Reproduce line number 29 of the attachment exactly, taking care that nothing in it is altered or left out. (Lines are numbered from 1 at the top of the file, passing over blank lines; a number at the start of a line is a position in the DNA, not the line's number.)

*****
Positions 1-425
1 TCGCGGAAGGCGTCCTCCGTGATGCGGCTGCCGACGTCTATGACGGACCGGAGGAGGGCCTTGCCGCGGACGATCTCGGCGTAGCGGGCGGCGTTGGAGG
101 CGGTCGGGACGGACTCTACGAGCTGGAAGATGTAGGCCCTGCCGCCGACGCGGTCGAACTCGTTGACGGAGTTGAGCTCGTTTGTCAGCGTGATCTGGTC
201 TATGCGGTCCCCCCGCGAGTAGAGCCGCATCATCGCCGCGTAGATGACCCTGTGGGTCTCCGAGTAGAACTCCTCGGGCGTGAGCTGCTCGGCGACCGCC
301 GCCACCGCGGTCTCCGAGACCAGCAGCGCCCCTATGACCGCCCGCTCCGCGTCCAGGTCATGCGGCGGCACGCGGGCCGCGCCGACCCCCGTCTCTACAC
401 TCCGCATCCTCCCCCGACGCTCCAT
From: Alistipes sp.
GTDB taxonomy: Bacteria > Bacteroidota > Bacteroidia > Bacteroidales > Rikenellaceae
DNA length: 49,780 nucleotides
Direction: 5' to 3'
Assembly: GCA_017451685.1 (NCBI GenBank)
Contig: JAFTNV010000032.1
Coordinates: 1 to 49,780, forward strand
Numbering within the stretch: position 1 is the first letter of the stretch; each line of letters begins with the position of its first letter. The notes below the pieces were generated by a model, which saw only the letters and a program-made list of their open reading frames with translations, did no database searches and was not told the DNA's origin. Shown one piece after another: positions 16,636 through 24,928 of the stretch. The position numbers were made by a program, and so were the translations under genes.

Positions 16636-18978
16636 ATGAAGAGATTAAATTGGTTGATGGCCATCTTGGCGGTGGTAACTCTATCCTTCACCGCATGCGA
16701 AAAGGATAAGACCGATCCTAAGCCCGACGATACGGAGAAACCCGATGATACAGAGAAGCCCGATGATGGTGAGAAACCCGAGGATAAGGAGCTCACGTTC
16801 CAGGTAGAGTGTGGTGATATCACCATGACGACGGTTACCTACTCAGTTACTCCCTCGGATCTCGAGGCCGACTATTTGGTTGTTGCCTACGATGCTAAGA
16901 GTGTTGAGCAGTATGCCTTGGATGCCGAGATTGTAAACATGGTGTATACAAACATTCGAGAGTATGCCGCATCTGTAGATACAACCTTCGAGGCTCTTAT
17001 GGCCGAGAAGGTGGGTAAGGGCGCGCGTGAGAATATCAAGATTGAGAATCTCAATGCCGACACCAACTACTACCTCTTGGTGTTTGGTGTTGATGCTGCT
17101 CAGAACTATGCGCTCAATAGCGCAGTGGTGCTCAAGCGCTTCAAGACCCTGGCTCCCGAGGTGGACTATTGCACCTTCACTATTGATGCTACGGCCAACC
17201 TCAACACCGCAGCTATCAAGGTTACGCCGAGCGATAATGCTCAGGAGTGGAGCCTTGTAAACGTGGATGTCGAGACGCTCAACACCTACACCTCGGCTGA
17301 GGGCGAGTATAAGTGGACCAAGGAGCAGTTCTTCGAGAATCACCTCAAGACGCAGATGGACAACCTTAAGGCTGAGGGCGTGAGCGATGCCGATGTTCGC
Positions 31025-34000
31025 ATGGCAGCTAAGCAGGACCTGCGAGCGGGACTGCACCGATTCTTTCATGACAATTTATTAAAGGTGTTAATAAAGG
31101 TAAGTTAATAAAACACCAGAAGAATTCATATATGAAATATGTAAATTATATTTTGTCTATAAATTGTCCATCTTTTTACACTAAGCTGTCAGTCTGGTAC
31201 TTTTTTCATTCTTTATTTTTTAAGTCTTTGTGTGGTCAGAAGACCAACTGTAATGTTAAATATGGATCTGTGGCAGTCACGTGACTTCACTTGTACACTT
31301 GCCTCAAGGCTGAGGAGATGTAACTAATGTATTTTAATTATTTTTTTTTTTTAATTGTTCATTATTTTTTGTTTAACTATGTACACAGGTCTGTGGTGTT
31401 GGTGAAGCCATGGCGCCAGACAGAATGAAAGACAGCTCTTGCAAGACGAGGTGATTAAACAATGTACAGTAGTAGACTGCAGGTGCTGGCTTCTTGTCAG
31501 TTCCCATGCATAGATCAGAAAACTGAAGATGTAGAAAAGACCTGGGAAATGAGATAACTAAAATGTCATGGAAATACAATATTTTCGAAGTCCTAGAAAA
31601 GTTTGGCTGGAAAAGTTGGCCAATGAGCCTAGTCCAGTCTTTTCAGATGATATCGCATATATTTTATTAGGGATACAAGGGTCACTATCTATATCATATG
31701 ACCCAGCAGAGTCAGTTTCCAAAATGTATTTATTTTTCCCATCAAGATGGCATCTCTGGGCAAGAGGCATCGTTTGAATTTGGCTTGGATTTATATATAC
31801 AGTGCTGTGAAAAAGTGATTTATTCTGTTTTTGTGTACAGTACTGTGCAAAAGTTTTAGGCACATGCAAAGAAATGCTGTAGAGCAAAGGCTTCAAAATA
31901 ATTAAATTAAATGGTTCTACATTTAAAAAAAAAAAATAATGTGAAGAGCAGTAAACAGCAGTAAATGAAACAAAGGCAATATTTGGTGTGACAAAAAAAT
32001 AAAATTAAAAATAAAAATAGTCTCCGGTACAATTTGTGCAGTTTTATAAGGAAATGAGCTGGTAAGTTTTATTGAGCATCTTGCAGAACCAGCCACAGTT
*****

31401 GGTGAAGCCATGGCGCCAGACAGAATGAAAGACAGCTCTTGCAAGACGAGGTGATTAAACAATGTACAGTAGTAGACTGCAGGTGCTGGCTTCTTGTCAG